Autism and the MMR Vaccine

When your child is diagnosed with a health condition or a disability, many parents look for someone or something to blame. In my case, it was myself. I knew it wasn’t logical, but my daughter did inherit her mutated cystic fibrosis genes from me and my husband. For other parents, the blame can easily land on an incidence, a doctor, or in some cases a vaccine. Thanks to an article written by Andrew Wakefield and colleagues in 1998, the measles, mumps and rubella vaccine was blamed for autism. Parents of children with autism then had something to blame, but also felt the guilt of having allowed doctors to give their child the vaccine in the first place. And parents of children yet to be born refused to give their child the vaccine.

Wakefield’s article was published in the medical journal Lancet, and it frightened parents worldwide, leading to a major decline in the use of the MMR vaccine. The fear of autism combined with a lack of knowledge regarding the cause of the condition was enough to convince parents that vaccines offered more negatives than positives. As a result, measles outbreaks increased across Europe and the United States will a full-blown endemic declared in England and Wales in 2008.

Now 10 of the 12 authors of the article have renounced it and Lancet has retracted it. British journalist Brian Deer compared the information used in the article with hospital records and found that Wakefield and the other authors had altered facts about the patients they used for the study. While the paper said the 12 children studied were normal before they received the MMR shot, five had actually already shown developmental problems. In addition, upon examining the data and comparing medical records with information given by the children’s parents, Deer discovered that each of the patients’ information was misrepresented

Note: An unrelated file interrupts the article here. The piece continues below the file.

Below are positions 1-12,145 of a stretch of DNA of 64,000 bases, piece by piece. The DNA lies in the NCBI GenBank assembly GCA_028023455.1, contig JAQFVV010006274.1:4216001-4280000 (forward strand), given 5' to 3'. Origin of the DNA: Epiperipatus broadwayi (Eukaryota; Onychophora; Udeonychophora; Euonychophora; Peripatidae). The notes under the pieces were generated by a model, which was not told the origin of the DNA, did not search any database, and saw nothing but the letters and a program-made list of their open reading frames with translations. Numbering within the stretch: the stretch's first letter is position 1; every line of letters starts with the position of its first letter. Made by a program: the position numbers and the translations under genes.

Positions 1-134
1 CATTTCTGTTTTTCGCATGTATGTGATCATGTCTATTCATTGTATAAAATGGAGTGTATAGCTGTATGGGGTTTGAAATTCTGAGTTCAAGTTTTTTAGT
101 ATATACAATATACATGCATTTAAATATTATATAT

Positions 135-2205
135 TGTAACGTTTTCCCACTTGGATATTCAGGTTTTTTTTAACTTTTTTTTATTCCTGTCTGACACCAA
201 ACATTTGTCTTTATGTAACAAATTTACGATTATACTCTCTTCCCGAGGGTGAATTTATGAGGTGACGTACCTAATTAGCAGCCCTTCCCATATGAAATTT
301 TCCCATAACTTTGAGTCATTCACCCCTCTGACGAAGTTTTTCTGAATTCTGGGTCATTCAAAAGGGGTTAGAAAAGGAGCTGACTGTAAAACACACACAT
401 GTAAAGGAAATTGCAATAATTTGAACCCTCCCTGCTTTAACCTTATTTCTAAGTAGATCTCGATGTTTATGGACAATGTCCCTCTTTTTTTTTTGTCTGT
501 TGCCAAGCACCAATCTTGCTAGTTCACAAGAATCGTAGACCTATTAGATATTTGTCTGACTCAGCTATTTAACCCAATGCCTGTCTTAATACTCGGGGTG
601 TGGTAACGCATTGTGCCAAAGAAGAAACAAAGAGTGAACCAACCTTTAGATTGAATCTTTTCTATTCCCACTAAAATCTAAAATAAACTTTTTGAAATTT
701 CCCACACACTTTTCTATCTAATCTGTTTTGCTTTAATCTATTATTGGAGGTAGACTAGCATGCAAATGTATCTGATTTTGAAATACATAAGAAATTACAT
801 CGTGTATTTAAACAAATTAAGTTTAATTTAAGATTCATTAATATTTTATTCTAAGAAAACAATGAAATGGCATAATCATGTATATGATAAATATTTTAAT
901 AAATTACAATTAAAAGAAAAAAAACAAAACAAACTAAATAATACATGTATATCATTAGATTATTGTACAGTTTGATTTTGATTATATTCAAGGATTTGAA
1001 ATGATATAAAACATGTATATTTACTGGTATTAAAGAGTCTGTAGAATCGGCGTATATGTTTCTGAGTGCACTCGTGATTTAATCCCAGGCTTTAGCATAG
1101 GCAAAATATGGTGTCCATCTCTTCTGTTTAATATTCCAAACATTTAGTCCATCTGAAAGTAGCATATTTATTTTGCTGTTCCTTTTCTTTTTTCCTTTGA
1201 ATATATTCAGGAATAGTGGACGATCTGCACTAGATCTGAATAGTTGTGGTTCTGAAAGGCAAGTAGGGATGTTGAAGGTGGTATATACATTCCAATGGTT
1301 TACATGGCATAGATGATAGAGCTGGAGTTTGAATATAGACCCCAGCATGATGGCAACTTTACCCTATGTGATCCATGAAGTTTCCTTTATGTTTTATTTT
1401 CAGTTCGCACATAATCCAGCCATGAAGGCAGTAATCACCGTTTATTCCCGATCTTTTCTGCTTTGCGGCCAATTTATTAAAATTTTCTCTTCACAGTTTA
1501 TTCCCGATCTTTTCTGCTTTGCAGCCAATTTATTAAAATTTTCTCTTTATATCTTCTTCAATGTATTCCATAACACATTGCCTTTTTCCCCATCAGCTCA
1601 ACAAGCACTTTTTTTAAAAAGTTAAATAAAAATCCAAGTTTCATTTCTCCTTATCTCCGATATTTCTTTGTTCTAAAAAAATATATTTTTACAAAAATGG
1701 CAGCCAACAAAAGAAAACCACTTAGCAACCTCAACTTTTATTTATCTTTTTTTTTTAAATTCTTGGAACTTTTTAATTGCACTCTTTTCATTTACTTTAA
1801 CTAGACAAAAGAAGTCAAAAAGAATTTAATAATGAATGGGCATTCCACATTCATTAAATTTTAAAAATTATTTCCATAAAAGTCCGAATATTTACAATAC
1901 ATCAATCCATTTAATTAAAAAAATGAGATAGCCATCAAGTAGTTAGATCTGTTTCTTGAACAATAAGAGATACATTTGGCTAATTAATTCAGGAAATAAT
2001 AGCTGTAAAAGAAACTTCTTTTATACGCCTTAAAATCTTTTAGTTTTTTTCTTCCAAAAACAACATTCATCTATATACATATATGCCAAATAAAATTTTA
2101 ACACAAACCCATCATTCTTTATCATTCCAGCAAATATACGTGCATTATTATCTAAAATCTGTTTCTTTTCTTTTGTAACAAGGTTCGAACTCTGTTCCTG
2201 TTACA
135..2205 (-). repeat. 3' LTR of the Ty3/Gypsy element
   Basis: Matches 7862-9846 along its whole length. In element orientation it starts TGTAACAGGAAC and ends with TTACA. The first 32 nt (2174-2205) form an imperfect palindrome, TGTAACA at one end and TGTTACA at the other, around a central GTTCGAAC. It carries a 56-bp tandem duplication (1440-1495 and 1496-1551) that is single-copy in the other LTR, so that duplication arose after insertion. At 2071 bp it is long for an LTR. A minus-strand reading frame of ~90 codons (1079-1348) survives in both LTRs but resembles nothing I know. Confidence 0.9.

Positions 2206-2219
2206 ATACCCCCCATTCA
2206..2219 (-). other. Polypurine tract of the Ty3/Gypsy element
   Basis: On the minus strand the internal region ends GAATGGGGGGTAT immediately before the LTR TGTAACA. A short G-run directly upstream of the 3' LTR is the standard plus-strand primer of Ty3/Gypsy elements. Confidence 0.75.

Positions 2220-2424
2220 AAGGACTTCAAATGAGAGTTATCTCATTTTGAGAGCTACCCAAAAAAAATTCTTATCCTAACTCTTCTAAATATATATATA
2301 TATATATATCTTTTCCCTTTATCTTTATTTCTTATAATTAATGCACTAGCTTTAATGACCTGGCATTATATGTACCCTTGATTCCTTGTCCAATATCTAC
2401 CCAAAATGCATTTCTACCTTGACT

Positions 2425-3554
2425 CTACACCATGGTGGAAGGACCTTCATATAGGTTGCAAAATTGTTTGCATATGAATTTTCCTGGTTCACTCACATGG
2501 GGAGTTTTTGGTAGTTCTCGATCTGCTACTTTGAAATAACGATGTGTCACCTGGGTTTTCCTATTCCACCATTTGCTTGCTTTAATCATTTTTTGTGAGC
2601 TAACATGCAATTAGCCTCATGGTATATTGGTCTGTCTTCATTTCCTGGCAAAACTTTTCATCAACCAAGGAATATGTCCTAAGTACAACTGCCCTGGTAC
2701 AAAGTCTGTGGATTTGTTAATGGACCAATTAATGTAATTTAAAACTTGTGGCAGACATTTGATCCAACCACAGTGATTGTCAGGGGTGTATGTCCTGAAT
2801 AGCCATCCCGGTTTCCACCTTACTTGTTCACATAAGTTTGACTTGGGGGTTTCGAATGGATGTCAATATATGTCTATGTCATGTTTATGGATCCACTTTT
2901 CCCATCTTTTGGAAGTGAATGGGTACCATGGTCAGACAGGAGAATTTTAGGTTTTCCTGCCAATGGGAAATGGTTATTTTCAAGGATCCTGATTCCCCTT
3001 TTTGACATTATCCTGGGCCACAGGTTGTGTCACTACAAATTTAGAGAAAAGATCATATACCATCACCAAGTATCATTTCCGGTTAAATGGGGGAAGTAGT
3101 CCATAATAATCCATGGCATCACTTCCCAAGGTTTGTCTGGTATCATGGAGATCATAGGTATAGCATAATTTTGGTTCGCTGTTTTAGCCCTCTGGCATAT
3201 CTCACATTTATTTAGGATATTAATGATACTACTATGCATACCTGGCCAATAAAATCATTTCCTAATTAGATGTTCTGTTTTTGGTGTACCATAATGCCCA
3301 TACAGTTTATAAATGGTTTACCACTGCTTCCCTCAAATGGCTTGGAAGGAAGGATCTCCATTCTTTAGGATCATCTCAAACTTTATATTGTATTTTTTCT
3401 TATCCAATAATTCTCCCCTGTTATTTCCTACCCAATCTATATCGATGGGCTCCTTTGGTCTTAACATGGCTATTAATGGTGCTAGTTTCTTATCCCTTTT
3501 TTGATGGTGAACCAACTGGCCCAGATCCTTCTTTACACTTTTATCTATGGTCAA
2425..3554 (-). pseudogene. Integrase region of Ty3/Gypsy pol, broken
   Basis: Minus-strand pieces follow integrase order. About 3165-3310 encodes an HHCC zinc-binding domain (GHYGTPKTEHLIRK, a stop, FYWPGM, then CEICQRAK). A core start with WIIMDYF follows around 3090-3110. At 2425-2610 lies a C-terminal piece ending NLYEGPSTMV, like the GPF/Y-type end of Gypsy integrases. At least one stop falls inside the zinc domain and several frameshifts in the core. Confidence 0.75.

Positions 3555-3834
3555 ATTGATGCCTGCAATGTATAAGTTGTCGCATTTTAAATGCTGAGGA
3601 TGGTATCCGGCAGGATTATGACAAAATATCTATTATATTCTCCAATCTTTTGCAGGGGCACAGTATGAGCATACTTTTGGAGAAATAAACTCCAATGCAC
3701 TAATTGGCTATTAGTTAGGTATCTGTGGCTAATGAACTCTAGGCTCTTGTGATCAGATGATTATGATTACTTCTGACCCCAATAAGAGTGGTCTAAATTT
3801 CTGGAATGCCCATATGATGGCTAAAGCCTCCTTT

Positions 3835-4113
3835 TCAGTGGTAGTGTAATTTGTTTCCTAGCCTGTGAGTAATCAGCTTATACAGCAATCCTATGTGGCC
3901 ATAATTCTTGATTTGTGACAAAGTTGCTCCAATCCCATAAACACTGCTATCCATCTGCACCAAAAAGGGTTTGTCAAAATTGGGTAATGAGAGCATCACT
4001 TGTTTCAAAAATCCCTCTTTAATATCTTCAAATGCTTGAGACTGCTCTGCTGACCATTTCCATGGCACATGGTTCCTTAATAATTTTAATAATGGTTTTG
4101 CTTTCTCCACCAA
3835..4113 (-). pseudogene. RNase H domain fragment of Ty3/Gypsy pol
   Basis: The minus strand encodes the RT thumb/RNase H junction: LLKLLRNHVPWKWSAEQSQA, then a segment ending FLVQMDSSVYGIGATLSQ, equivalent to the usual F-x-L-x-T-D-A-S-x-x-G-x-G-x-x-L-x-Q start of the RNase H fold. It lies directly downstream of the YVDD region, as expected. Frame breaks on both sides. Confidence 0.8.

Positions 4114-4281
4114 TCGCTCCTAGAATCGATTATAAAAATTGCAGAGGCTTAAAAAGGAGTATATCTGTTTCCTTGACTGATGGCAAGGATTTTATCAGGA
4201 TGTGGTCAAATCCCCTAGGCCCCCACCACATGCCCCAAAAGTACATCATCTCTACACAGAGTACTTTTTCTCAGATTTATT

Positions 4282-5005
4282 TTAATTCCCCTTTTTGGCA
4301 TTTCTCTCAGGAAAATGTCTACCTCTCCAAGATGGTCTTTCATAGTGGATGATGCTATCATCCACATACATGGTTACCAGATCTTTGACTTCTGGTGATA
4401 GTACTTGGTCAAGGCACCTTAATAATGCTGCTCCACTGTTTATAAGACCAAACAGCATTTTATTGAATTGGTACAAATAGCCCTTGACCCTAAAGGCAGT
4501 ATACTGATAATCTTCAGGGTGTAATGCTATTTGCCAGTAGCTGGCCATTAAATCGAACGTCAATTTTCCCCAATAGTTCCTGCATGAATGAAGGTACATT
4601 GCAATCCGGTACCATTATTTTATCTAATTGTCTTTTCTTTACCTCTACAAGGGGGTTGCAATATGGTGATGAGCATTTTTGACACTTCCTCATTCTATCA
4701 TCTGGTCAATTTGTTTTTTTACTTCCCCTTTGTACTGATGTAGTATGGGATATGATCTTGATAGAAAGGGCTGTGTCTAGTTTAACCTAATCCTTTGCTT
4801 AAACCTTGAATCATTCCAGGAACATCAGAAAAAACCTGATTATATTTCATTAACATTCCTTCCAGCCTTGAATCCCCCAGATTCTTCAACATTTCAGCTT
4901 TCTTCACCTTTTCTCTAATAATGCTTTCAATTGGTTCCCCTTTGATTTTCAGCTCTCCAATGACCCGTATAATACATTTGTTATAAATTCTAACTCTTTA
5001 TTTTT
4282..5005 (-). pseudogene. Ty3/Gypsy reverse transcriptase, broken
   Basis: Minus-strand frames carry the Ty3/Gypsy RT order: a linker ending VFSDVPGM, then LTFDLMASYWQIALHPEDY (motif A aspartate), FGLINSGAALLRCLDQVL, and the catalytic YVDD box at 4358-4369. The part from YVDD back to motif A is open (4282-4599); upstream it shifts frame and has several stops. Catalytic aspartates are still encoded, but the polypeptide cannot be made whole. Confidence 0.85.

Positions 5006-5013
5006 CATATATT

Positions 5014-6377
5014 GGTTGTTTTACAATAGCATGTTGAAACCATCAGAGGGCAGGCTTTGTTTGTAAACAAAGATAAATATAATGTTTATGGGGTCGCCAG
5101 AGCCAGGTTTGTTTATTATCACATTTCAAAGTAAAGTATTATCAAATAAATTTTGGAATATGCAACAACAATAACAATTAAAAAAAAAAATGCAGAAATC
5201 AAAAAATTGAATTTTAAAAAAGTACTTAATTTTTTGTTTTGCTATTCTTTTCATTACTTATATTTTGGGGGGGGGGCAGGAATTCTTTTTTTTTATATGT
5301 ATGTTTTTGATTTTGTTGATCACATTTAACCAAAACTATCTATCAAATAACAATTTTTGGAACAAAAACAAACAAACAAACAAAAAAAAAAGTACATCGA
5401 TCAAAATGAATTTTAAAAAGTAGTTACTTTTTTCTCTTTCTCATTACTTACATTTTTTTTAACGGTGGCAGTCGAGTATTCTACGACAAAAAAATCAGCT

This news has shocked the special needs parenting community. Our children are our number one priority and taking care of their health is our most important job. To mislead parents who are trying to do right by their children and protect them from harm is not only heartless but also destructive. Some of the families who didn’t vaccinate their children have now had watch their child suffer from measles and in a few cases had to suffer the loss of their child to measles.

I hate giving my children vaccines. I worry each time they receive a shot as I think most parents do. However, the risks seem to outweigh the benefits in my opinion, especially for a child with cystic fibrosis to contend with. Hopefully, the revelation of Wakefield’s falsified data will be the turning point, which causes all doctors and researchers to move forward with children’s best interest at heart, not their wallet’s.

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About Nancy

I am a freelance writer focused on parenting children with special needs. My articles have been featured in numerous parenting publications and on I am the former editor and publisher of Vermont HomeStyle Magazine. I am a wife and mom to a two daughters, one with cystic fibrosis and one who is a carrier for cystic fibrosis.